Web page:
National LGBT legal groups enlisted three of Big Law’s leading appellate firms to oppose the Trump administration’s ban on transgender military members at the U.S. Supreme Court.
Three cases are pending in which the U.S. Justice Department has asked the Supreme Court to overturn injunctions that blocked the Trump administration from implementing the new rules. The justices are scheduled to look at the petitions—arising from Washington, D.C., California and Washington state—next week at their Jan. 11 conference.
In the D.C. case, Paul R.Q. Wolfson, co-chairman of appellate and Supreme Court litigation at Wilmer Cutler Pickering Hale and Dorr, is counsel in Trump v. Jane Doe 2. Wolfson, a former assistant to the solicitor general and clerk to Justice Byron White, has argued 21 cases at the Supreme Court.
Lawyers from the National Center for Lesbian Rights and GLBTQ Legal Advocates & Defenders, joined by counsel from Foley Hoag and Wilmer, filed the federal lawsuit challenging the ban on behalf of five transgender service members with nearly 60 years of combined military service, including tours in Iraq and Afghanistan.
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U.S. District Judge Colleen Kollar-Kotelly ruled against the government, but a D.C. Circuit panel on Friday dissolved the injunction. The D.C. Circuit judges rejected the notion that the Trump policy was a “blanket” ban on transgender troops. The court said the military’s new policy “accommodates at least some of plaintiffs’ interests.”
Friday’s ruling won’t alter the course of the cases, but the Justice Department will likely apprise the Supreme Court of the development.
The case, filed originally in the U.S. District Court for the Central District of California, was brought by GLBTQ Legal Advocates & Defenders and the National Center for Lesbian Rights. The two legal groups filed the lawsuit on behalf of Equality California and seven plaintiffs who currently serve in the military or have taken steps to enlist.
Ballenger has argued two cases in the Supreme Court and has been on Latham’s legal team in many others, including the affirmative action cases involving the universities of Michigan and Texas.
“Wilmer and Latham have been involved in Doe and Stockman, respectively, since the cases were filed in district court,” said Shannon Minter, legal director of the National Center for Lesbian Rights. Ballenger and Minter worked together on the Supreme Court case, Christian Legal Society v. Martinez. “We are fortunate to be working with two such great firms.”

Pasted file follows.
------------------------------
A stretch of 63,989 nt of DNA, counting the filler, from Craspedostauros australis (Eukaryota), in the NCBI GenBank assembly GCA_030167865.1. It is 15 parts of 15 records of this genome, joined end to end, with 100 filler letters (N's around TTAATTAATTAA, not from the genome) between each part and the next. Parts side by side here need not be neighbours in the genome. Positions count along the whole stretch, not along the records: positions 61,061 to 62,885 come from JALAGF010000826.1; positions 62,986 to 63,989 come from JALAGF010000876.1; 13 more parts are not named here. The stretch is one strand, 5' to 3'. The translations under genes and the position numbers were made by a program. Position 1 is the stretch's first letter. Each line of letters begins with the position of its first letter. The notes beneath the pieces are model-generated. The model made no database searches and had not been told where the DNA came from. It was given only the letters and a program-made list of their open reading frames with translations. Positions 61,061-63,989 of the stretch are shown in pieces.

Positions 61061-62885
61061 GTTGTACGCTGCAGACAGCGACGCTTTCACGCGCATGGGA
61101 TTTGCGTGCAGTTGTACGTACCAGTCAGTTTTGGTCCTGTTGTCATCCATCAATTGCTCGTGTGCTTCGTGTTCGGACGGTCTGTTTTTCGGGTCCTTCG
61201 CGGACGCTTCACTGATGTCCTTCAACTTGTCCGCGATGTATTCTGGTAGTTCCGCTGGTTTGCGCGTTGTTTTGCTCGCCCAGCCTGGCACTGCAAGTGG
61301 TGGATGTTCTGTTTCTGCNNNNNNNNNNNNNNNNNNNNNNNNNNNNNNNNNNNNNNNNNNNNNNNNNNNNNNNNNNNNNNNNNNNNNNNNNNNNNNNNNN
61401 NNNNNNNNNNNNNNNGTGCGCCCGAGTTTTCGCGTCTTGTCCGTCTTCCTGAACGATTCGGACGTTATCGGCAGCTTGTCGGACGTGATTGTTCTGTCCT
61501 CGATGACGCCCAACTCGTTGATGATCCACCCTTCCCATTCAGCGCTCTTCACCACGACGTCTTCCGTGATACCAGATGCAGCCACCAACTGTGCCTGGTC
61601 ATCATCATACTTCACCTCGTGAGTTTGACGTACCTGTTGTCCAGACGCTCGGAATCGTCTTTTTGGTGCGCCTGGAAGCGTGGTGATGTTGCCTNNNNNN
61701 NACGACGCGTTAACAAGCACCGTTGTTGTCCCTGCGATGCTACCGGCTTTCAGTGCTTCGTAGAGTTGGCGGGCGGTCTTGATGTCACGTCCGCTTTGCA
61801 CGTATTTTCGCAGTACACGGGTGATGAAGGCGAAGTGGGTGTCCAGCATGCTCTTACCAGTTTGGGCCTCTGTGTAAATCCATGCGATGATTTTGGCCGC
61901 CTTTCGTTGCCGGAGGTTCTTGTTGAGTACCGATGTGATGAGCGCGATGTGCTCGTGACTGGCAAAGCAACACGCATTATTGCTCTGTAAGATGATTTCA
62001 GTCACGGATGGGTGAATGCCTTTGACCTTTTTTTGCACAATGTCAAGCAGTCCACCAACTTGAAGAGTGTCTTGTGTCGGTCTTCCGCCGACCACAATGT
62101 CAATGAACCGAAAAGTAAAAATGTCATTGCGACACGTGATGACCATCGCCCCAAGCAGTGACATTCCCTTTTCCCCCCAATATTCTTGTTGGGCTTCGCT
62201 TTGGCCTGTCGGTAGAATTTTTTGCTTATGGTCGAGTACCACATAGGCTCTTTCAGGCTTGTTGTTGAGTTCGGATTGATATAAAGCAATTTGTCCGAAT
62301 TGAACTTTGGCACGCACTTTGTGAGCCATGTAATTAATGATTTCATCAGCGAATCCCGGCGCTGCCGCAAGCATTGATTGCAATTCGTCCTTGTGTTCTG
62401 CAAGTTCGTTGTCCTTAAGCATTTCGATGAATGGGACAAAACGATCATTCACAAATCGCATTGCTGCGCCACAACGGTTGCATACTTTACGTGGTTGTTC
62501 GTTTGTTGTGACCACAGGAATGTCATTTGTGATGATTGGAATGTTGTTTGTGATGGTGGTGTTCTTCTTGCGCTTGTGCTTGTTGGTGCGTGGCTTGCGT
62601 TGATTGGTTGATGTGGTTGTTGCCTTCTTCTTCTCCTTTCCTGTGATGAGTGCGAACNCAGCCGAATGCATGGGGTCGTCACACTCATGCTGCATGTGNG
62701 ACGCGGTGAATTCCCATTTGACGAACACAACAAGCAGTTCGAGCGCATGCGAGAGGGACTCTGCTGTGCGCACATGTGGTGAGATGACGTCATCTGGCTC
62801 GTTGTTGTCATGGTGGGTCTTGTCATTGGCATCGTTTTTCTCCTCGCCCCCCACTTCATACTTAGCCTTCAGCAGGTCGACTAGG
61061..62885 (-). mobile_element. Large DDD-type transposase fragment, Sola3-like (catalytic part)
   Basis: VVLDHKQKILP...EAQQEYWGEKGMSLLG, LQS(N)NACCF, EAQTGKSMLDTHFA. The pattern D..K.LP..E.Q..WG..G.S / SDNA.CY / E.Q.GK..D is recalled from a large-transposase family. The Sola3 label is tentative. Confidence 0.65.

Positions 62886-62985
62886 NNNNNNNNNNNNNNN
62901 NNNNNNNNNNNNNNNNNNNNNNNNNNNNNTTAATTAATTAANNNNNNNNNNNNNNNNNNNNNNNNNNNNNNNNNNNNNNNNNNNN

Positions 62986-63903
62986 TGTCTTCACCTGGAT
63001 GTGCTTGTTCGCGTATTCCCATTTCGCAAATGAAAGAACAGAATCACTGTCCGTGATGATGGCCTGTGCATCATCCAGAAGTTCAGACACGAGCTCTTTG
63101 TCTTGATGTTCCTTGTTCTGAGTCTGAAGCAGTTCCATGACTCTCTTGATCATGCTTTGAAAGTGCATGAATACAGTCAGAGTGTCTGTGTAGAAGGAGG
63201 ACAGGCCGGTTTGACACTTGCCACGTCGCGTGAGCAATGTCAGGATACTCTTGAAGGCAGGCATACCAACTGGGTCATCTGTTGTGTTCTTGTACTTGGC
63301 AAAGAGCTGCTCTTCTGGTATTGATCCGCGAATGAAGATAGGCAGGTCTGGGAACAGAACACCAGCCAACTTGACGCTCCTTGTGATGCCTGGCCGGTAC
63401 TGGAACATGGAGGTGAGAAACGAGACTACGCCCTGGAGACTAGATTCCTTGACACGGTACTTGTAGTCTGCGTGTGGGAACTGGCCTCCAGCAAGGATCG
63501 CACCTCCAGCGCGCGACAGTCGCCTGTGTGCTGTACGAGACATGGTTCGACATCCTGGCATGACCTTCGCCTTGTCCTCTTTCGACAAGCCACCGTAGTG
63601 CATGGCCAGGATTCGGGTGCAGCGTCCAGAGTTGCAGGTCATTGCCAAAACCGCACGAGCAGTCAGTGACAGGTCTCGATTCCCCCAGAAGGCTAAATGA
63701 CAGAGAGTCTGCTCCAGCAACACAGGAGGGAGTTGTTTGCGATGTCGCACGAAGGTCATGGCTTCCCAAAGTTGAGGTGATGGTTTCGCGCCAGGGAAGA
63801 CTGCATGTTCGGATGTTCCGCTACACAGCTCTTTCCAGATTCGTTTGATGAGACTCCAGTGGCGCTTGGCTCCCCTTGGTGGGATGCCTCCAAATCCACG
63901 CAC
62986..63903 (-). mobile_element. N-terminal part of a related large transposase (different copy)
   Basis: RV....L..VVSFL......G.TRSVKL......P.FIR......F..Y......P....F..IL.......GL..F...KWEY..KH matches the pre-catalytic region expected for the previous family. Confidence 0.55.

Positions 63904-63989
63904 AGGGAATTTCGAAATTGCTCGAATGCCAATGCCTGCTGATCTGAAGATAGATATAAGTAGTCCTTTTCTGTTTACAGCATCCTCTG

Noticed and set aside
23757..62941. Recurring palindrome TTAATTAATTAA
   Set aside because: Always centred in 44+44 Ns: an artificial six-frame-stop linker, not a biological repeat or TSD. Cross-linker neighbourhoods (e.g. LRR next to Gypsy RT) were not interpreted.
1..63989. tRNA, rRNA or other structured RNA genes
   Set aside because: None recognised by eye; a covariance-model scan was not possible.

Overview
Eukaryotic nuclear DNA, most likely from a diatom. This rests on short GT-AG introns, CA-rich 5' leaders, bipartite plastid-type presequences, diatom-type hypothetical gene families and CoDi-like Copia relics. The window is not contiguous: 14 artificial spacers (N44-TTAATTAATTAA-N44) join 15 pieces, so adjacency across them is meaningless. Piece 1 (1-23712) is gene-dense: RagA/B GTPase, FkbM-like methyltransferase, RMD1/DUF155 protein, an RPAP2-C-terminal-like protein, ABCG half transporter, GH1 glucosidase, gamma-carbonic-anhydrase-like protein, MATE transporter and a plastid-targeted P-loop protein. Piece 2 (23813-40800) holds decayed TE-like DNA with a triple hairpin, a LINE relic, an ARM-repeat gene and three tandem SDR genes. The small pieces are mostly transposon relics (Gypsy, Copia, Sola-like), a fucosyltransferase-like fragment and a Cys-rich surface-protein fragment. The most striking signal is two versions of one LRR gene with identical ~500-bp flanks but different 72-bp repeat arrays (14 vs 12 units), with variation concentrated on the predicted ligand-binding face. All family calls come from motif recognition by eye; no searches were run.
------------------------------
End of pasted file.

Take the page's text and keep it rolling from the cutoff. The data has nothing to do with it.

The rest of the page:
Meanwhile, a team from Kirkland & Ellis is leading the fight in the third case, Trump v. Karnoski, which was originally filed in the U.S. District Court for the Western District of Washington. Kirkland’s Stephen Patton, who successfully argued for the plaintiffs in the lower court, is lead counsel. Patton, of counsel in Kirkland’s litigation group in Chicago, returned to Kirkland last year after serving as Chicago’s top in-house lawyer and senior legal adviser to Mayor Rahm Emanuel.
In July, a three-judge panel of the U.S. Court of Appeals for the Ninth Circuit upheld a preliminary injunction against the Trump ban on transgender troops serving in the military.
Lambda Legal and OutServe-SLDN filed the lawsuit challenging the ban on behalf of six currently serving military members and three who seek to enlist; the Human Rights Campaign, Gender Justice League and the American Military Partner Association. The state of Washington also challenged the ban and is opposing the Trump petition in the Supreme Court.
“Steve is a truly remarkable attorney,” Lambda Legal counsel Peter Renn said. “He was our oralist in the Ninth Circuit and there is a natural synergy for continuing to work with him on issues in which we have developed expertise. We are truly fortunate to have Kirkland going toe to toe with the power of the federal government. They have devoted substantial resources to the litigation and have put their A-team on this case.”